Lincoln East boys soccer accepting the challenge under new coach
As Lincoln East’s boys’ soccer team gathers for practice on a Tuesday evening in April, there is a distinct lack of energy.
The Spartans are coming off a 4-1 loss to Gretna the night before, and they have another game the next day. The late-season grind has the team tired and hurt, as shown by the pair of injured starters sitting on the sidelines.
The recent cold weather has turned the grass brown and dead on fields at the Cornhusker Council Boy Scouts of America complex, the team’s regular practice location.
The energy picks up as the drills begin, with head coach Colin Smitsek offering instruction, criticism and encouragement, sometimes all at once.
“He knows the game very well,” senior Brandon Bakenhus said. “He keeps us on a fine line. He knows a lot more about soccer than I do. At times, he has to dumb it down.”
Smitsek is in his first year as East’s coach, and he has big shoes to fill.
The last coach, Jeff Hoham, had been with the program since 1995 and was the head coach since 2002. He was the head coach of four of the six state championship teams in school history. Eleven of Hoham’s 17 seasons ended with a state tournament appearance. Hoham retired from coaching following the 2017 season.
Smitsek is aware of the challenge.
“I’ve said to the lads before, East High School has the second most appearances at state in high school history for Nebraska, so great legacy,” he said. “It is a transition obviously in that sense, but ultimately they’re still playing the same game, it’s just me asking them to do it slightly differently than possibly what was asked previously with a different coach.”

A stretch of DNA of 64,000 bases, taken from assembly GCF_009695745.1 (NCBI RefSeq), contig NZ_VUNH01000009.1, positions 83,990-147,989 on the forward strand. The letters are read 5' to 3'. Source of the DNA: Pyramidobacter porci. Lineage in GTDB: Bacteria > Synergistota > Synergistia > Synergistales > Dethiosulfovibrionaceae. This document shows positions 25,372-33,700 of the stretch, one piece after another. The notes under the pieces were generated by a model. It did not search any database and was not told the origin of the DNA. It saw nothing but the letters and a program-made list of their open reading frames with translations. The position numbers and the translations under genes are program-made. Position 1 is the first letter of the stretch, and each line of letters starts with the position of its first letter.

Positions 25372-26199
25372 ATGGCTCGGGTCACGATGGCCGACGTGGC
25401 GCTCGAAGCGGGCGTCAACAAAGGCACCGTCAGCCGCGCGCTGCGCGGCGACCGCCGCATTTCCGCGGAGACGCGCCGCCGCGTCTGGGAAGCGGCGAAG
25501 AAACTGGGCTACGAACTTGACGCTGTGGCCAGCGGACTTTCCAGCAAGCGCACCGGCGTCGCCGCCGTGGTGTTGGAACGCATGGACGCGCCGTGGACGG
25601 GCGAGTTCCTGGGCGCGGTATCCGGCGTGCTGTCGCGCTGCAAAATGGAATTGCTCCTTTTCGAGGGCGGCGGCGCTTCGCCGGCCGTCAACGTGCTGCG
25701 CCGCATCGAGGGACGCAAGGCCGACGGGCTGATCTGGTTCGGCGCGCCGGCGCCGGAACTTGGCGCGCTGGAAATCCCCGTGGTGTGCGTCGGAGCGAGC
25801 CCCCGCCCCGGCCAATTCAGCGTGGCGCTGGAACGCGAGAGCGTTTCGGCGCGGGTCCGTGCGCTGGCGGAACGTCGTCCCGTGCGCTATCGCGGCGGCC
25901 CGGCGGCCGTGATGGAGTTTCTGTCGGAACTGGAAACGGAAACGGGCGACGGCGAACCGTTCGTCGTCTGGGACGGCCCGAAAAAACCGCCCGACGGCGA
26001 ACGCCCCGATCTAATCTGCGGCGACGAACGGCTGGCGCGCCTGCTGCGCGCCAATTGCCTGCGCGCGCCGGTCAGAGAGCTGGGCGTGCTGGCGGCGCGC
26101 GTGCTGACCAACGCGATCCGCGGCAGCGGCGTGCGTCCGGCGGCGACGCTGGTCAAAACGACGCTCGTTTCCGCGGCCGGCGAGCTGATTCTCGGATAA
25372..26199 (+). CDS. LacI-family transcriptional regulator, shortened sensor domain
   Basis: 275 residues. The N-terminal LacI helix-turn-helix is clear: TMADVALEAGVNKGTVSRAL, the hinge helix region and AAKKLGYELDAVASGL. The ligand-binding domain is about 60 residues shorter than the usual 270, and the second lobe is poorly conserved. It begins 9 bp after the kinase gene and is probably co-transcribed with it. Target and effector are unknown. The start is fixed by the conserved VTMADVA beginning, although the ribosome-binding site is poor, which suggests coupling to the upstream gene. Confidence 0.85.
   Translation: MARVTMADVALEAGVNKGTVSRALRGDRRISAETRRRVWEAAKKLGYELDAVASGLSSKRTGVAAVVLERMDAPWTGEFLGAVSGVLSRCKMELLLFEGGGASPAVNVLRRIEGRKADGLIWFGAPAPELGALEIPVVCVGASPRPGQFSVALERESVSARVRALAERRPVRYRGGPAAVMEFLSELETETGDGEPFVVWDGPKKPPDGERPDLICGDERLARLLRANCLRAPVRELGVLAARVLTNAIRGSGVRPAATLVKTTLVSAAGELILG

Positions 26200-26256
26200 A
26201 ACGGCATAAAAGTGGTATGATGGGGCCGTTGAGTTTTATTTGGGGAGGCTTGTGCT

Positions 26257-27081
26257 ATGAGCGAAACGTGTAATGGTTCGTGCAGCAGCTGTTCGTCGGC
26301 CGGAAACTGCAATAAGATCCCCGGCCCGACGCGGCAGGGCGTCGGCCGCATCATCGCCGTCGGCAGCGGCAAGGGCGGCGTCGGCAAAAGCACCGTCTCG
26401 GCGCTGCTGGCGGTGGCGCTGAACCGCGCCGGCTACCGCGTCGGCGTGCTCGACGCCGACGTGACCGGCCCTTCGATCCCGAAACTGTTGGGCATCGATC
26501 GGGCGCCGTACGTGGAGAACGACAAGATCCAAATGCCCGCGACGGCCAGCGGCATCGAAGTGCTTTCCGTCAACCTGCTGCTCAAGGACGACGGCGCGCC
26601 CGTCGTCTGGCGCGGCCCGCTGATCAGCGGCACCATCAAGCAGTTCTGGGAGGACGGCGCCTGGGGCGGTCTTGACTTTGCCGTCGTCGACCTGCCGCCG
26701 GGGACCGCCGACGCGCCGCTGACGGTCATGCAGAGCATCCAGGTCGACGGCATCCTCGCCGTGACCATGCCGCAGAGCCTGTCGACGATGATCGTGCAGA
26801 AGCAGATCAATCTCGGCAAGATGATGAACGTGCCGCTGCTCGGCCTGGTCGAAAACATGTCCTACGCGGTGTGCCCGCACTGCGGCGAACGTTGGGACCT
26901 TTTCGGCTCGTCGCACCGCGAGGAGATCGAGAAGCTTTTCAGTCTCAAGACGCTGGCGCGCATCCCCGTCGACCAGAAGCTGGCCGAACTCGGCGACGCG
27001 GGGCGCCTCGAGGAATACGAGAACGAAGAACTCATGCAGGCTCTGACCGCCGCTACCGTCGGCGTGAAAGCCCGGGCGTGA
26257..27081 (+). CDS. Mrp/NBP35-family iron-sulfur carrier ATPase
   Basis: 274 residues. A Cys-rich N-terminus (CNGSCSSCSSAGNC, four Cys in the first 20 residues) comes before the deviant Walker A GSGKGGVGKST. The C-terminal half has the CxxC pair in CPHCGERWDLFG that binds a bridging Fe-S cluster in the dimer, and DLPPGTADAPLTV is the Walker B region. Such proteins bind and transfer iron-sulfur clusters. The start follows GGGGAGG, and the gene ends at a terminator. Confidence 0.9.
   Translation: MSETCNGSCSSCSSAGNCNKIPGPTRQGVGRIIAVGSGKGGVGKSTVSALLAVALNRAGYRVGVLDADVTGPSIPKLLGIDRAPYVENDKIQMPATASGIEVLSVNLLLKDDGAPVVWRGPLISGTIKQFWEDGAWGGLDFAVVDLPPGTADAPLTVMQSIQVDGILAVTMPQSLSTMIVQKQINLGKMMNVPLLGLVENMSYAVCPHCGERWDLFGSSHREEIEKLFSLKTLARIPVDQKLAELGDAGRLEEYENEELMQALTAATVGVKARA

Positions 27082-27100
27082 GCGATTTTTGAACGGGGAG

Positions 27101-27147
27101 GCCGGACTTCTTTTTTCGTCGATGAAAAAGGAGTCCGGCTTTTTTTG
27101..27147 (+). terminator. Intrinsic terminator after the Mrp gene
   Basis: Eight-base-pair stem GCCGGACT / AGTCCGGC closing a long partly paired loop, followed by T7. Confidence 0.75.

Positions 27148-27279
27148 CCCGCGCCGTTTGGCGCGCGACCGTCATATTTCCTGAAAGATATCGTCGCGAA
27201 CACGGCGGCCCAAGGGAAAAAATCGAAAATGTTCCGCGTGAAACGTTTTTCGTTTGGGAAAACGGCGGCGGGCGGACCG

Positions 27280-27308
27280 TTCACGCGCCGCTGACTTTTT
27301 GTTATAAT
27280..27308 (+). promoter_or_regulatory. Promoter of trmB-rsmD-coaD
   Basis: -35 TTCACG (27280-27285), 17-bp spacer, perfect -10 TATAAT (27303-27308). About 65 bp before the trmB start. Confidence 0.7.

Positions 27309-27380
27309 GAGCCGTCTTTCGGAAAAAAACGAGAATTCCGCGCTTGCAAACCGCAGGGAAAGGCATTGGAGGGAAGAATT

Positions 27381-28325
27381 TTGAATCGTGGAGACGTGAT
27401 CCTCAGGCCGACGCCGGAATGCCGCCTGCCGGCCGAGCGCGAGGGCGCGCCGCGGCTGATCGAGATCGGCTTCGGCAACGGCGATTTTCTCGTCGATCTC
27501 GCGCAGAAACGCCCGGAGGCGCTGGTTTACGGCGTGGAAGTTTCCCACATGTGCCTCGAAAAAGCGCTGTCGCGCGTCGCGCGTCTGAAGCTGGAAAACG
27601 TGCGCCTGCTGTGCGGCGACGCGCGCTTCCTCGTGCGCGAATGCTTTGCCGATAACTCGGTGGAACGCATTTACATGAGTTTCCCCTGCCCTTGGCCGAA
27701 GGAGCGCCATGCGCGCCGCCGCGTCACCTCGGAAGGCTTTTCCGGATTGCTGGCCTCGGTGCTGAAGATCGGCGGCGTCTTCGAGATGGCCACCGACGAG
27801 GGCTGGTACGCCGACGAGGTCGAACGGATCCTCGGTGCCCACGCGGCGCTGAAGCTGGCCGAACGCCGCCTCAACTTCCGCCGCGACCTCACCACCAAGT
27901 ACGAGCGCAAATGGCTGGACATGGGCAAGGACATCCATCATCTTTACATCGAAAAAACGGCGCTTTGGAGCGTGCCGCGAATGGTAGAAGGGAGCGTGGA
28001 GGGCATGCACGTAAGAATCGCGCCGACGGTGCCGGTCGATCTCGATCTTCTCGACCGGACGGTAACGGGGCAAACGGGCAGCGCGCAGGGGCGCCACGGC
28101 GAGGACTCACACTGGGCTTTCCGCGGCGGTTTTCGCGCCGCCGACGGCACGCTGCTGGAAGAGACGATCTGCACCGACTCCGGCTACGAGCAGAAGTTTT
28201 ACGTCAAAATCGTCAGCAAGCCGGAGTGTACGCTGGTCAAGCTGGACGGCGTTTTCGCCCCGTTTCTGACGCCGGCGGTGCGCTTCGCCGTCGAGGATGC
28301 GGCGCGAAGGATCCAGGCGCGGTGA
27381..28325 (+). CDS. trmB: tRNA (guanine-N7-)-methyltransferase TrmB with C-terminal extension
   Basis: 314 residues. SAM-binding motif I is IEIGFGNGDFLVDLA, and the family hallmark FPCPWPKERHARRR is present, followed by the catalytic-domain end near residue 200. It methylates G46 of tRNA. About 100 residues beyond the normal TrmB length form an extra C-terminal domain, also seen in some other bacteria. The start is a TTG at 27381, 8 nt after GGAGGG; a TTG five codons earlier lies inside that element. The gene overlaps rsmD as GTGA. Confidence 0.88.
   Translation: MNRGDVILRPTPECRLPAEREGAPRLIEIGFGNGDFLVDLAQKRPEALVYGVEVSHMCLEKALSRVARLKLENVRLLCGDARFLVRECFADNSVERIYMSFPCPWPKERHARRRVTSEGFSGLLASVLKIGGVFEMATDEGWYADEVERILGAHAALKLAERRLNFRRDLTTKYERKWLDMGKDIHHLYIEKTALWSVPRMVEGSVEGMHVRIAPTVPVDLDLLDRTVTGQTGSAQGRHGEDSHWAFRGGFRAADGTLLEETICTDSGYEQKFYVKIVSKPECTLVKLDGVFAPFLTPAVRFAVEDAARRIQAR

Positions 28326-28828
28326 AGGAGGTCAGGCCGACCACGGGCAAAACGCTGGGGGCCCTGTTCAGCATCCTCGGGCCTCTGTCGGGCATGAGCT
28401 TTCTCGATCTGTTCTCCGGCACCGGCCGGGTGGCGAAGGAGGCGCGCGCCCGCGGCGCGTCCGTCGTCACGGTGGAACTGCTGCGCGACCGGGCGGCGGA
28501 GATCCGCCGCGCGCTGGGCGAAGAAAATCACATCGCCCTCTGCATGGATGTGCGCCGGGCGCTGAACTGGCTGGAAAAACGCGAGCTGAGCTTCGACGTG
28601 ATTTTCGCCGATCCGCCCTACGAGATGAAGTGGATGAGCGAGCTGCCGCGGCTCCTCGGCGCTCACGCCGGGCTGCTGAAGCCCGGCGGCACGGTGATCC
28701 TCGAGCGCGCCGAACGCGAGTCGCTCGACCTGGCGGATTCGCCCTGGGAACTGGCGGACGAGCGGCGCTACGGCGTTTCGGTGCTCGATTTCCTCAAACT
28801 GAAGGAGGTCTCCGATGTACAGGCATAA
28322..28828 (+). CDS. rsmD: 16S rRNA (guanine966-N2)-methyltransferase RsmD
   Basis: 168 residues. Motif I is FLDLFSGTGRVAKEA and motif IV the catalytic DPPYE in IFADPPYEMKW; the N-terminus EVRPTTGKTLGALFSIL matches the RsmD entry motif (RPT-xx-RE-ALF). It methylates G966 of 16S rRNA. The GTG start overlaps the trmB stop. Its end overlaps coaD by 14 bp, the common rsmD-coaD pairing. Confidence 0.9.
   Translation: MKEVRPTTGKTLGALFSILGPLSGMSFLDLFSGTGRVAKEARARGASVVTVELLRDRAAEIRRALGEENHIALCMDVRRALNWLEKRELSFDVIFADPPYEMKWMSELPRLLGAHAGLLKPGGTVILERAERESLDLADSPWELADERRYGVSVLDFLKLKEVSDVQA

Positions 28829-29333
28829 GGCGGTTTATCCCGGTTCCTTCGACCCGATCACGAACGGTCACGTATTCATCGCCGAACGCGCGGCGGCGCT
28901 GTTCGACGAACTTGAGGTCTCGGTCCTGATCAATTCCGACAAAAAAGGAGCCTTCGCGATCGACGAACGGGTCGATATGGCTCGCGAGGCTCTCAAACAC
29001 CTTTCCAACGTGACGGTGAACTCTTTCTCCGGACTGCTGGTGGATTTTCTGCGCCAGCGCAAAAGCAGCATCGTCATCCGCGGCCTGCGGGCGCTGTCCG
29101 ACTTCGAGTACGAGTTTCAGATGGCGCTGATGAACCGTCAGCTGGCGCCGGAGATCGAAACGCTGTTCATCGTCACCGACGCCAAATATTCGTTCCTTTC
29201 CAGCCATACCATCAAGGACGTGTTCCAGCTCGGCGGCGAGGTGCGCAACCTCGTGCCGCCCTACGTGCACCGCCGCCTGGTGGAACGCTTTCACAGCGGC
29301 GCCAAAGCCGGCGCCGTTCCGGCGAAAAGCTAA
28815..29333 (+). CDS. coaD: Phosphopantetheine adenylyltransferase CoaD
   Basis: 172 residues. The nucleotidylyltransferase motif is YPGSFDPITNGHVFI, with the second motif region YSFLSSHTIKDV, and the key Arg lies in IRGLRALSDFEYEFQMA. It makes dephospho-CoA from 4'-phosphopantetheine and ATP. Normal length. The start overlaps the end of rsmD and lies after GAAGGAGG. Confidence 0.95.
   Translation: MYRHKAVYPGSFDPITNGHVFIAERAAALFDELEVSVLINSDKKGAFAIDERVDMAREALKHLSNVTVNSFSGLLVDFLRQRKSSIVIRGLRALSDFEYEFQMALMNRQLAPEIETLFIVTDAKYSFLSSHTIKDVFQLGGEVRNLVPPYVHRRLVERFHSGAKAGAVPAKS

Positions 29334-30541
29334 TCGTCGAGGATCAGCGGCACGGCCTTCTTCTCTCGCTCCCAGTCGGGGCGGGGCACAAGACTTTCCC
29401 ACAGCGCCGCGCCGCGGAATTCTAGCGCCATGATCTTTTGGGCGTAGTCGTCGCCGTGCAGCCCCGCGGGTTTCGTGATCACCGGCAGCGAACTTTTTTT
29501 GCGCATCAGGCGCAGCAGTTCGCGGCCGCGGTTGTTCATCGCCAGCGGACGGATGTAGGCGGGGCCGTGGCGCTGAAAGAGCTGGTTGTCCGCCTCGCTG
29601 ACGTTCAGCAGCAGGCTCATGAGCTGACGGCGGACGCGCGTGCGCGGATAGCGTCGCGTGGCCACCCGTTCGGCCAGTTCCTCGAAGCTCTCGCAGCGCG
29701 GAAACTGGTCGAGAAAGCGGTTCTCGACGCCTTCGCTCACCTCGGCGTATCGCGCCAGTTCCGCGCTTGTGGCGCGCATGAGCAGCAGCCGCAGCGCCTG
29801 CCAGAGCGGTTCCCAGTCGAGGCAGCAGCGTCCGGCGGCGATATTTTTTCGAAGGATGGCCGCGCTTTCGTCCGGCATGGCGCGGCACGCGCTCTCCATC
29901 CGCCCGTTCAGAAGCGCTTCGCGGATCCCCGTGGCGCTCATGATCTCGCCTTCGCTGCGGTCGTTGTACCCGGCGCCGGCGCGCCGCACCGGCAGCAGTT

It’s not only Smitsek’s first year at East, but also his first year as a high school coach.
He came to the United States in 2001 after growing up in Ripley, a village in Surrey, England. He has coached the youth girls program for FC Dallas and girls club teams at Lincoln’s Elite Girls Academy, so coaching boys is a new experience, too.
“I kind of wanted the change of speed with the boys and to test myself in a high school environment,” Smitsek said. “Girls are definitely a different kettle of fish, but enjoyable one none the less. But different for sure.”
For the players, having a coach besides Hoham on the sideline may be an adjustment, but it’s one high school soccer players, who play on different club teams in the offseason, are used to making.
”We just keep playing as a team together,” Michael Gaer, a senior midfielder said. “Some of these kids I’ve been playing with for the past three years now, so the chemistry is still there.”
It has still been an up-and-down season for the Spartans, who have had to deal with injuries and lineup changes. With the loss of players from last season to graduation and transfers, Smitsek said younger players have been forced into important roles.
“From a depth point of view, we do have the depth, but I think some of it is self-confidence,” he said. “So as soon as somebody goes down injured, it makes us un-flexible in all honesty. In my opinion, we’re not as elastic as we need to be in terms of being able to change or adapt or something like that in the moment on the fly or simply at halftime.”
With fewer healthy bodies available for practice, Colin throws on a jersey and jumps into the scrimmage. He still possesses speed and skill as he thwarts several scoring attempts by the starters from his defensive position.
Gaer, who is dealing with hip and groin injuries, and Bakenhus, who has a sprained ankle, both expect to be back on the field by districts. Gaer said he thinks the team is capable of making a run and going to state.
“That’s the plan,” he said. “It depends on who we get seeded against in districts. But I don’t think there’s a team we should worry about.”